American buyers of polluting Volkswagen vehicles received over $9.8 billion in settlements, the Federal Trade Commission (FTC) informed on Monday .
Volkswagen agreed to buy back or repair over 550,000 polluting diesel U.S. vehicles following its admission in 2015 that it used secret software to evade emissions tests.
The FTC in its final report on the settlements said over 86% of consumers completing claims selected to return their car through a buyback or early lease termination instead of getting a repair.
Volkswagen paid over $9.5 billion to U.S. consumers, while VW diesel supplier Robert Bosch has paid over $300 million to U.S. consumers.
The majority of the vehicles covered were 2.0-liter diesel vehicles. German automaker agreed to offer consumers who leased the 475,000 2.0-liter vehicles between $5,100 and $10,000 in compensation, together with the estimated value of the vehicle.
The scandal caused a global backlash against diesel vehicles that it has costed the automaker about 30 billion euros ($33.3 billion) in fines, penalties, vehicle buyback costs, and other expenses.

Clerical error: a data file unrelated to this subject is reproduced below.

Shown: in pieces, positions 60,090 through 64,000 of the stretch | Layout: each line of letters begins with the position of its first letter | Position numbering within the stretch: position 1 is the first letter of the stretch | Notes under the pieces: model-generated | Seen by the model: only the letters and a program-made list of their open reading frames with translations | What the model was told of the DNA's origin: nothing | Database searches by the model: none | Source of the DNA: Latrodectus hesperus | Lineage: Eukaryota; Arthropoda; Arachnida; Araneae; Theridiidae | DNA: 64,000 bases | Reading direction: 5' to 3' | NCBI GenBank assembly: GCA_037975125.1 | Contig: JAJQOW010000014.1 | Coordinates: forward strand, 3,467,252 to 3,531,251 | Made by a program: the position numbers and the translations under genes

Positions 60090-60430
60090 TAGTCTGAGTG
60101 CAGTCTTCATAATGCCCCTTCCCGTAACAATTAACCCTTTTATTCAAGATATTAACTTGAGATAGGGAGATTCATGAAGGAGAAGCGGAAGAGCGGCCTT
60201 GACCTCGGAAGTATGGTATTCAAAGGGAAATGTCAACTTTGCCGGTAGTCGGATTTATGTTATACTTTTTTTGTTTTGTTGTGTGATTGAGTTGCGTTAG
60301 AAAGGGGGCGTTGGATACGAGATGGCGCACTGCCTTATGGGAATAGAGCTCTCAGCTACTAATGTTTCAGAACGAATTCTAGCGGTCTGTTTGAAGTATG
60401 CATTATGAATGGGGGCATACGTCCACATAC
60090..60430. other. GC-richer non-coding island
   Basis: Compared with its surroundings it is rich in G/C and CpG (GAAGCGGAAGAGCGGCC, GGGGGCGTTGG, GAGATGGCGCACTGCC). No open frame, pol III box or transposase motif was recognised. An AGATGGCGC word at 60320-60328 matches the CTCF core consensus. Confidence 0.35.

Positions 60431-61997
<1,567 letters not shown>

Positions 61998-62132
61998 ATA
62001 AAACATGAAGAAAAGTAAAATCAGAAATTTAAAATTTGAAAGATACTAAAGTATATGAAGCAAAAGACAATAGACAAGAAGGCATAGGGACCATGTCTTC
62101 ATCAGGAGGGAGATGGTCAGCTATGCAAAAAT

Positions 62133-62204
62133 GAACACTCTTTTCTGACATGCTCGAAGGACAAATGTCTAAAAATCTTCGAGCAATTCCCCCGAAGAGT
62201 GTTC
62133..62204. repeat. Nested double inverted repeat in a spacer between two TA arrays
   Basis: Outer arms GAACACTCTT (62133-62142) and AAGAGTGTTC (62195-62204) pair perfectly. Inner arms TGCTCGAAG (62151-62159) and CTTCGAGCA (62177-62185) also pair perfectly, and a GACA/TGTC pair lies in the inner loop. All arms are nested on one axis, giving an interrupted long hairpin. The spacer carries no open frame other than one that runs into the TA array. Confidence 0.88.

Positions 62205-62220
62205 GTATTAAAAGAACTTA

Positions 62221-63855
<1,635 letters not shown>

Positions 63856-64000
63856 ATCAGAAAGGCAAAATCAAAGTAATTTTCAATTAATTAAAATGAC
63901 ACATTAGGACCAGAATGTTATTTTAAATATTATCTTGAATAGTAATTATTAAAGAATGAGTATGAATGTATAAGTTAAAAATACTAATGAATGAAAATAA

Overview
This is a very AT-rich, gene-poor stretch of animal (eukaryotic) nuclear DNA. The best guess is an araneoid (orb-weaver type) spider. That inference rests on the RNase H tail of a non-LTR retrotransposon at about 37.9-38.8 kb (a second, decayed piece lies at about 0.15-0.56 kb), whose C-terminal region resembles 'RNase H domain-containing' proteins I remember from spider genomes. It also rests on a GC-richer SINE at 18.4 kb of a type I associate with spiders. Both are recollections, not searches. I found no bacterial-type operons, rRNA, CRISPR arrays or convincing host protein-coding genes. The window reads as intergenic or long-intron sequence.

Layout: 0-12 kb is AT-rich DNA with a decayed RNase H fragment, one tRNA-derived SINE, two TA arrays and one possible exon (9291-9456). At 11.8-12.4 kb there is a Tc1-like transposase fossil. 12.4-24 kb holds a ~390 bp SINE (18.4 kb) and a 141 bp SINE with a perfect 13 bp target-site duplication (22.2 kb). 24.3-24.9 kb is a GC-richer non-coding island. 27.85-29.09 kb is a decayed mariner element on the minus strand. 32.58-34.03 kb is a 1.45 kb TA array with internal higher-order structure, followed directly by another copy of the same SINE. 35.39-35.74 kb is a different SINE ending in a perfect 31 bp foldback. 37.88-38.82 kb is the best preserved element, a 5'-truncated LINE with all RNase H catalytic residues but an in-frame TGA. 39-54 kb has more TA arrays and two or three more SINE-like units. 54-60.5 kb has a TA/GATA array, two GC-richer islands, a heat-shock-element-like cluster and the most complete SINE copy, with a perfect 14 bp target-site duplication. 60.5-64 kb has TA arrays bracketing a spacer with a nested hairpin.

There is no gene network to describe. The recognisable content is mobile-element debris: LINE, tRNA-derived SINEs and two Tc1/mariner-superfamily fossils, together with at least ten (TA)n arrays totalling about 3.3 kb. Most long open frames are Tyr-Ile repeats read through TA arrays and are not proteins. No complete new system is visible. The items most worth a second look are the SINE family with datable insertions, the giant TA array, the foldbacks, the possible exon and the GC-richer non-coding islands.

The automaker in 2017 pleaded guilty to fraud, obstruction of justice and falsifying statements as part of a $4.3 billion settlement reached with the U.S. Justice Department.
Last month, a U.S. appeals court ruled VW cannot escape possible financial penalties emerging from lawsuits filed by two counties that could amount to a “staggering” additional liability. The automaker pledged to seek further review by the 9th Circuit or the U.S. Supreme Court if required, saying the ruling conflicts with the findings of other courts.